The Charlotte News

Friday, November 15, 1946


Site Ed. Note: The front page reports that John L. Lewis was determined to stand by his commitment to shut down the nation's bituminous coal mines on November 20, declaring that the May 29 contract with the Government would become void on that date. He brushed aside appeals from the President for a 60-day truce to permit consideration of return of the mines to private ownership. The operators had agreed to the proposal, under which if no new agreement could be reached by January 16, the mines would be returned to the private owners. Attorney General Tom Clark had determined that the contract could not be renegotiated as long as the Government ran the mines.

The TWA pilots ended their 26-day strike with an agreement to submit the dispute to arbitration. Flights would resume the following day, but it would take up to two weeks to re-establish full service. TWA stated that because of company losses during the strike, it would likely not be possible to return all personnel to the job.

The U.S. and Russia joined together at the U.N. to oppose a move by the smaller nations, led by Australia and Cuba, to eliminate the Security Council veto power of the Big Five. The U.S. instead encouraged voluntary restraint in use of the veto, liberal use of which had been made by the Russians. Senator Tom Connally, who spoke on the matter, advised that the veto should only be employed when determining whether to undertake intervention and should not be used to defend nationalistic interests. France also opposed the proposed amendment to the Charter.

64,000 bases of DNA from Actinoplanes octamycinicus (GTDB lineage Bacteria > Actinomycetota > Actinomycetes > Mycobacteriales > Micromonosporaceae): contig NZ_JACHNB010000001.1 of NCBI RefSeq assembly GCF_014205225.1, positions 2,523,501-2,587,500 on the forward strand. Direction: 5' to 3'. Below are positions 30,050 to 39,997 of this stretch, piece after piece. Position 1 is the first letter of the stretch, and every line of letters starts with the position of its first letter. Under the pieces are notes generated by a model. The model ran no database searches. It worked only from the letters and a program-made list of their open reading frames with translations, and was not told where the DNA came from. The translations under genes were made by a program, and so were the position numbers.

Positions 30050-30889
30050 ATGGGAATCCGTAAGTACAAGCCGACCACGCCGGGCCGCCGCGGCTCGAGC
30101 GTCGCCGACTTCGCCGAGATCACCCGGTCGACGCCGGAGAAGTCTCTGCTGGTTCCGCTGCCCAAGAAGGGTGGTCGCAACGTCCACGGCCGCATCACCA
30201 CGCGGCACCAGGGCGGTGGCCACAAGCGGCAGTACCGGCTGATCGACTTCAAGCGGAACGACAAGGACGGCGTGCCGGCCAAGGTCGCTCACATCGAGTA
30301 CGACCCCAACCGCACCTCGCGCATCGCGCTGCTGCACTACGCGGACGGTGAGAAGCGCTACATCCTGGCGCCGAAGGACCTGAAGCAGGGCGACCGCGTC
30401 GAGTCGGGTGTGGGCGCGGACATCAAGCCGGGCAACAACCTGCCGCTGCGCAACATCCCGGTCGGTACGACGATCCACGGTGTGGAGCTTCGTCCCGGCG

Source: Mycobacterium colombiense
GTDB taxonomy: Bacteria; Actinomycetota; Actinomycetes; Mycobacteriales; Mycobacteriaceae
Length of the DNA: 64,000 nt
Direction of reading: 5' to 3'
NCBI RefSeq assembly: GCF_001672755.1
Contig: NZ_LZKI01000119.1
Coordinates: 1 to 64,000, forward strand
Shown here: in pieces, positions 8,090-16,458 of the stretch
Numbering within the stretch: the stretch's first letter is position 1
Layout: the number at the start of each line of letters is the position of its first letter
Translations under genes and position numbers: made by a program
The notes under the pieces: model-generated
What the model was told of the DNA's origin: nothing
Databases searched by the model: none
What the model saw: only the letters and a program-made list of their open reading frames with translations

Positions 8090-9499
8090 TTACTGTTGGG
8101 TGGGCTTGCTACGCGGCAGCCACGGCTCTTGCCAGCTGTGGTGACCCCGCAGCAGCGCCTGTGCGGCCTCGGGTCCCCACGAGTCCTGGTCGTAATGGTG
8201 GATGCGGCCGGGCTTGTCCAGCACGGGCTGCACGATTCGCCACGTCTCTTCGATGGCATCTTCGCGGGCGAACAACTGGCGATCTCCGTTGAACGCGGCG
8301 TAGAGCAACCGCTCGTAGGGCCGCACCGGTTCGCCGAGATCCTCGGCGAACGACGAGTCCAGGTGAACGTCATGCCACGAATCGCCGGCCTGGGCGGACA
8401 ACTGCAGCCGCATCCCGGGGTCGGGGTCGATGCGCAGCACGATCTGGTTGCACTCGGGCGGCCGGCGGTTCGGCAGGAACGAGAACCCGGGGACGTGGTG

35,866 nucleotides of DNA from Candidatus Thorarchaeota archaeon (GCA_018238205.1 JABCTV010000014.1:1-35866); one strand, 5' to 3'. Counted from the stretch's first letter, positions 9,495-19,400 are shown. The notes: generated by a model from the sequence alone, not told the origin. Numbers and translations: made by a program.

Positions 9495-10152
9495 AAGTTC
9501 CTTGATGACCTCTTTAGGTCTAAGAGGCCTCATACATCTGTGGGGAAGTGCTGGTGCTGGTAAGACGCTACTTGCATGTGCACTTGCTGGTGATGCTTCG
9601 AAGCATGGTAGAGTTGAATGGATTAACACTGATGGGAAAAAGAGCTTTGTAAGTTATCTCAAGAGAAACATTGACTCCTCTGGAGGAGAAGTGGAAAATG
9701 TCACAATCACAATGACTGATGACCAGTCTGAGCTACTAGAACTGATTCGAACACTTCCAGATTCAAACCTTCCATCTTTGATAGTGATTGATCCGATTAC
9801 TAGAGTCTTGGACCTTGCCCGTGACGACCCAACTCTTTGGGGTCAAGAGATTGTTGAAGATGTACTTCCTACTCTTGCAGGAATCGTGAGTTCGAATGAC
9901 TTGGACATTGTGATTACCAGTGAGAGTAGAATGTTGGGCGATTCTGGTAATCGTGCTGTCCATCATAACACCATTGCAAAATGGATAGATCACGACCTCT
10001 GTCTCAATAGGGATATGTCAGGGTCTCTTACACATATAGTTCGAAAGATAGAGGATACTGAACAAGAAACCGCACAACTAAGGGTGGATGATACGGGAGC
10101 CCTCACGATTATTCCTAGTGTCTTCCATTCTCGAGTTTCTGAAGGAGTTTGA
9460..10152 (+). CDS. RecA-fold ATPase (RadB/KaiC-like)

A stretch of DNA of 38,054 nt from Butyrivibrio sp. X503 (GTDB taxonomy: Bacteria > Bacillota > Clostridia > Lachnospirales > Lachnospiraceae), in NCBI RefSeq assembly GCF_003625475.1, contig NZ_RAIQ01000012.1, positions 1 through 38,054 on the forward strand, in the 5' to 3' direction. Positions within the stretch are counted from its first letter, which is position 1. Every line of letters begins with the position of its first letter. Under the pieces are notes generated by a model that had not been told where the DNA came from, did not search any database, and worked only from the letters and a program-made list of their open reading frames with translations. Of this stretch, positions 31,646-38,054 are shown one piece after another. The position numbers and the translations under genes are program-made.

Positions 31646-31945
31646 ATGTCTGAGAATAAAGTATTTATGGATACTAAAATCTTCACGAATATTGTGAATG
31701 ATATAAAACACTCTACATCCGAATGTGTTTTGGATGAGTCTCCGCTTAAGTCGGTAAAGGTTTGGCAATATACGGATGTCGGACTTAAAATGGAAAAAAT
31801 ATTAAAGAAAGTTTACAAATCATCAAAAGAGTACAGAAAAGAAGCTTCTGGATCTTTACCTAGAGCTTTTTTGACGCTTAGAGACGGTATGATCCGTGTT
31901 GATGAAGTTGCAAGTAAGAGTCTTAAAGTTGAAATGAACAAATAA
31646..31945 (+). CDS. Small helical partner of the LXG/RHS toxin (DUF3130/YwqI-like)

In Nanking, the Communists, led by General Chou En-Lai, prepared to leave the capital, declaring that hopes for peace were dead as Chiang Kai-Shek called the National Assembly into session. The Communists had boycotted the Assembly, charged with drafting a new constitution, the Communists demanding that the Government return vast Communist territories seized the previous January.

Senator Arthur Vandenberg of Michigan advised his fellow Republicans to justify their election before concentrating on 1948.

Representative John Taber of New York, slated to become chairman of the House Appropriations Committee, recommended a cut of a million of the 2.3 million Federal employees and nine billion dollars off the Federal budget, a third of which would come from the reduction of personnel. He stated that 2.5 billion could come from cuts of non-recurring expenses of the military, most of which would be the terminal leave payments which had already for the most part been distributed. The remaining 1.5 billion would come from other agencies, especially involving construction projects.

The House Republican Steering Committee met and made recommendations for a twenty percent individual income tax reduction, establishing an eight-year term limit on future Presidents, some form of labor legislation, ending of war powers, relief from shortages of soap, oils, and food, and substantial savings of government costs.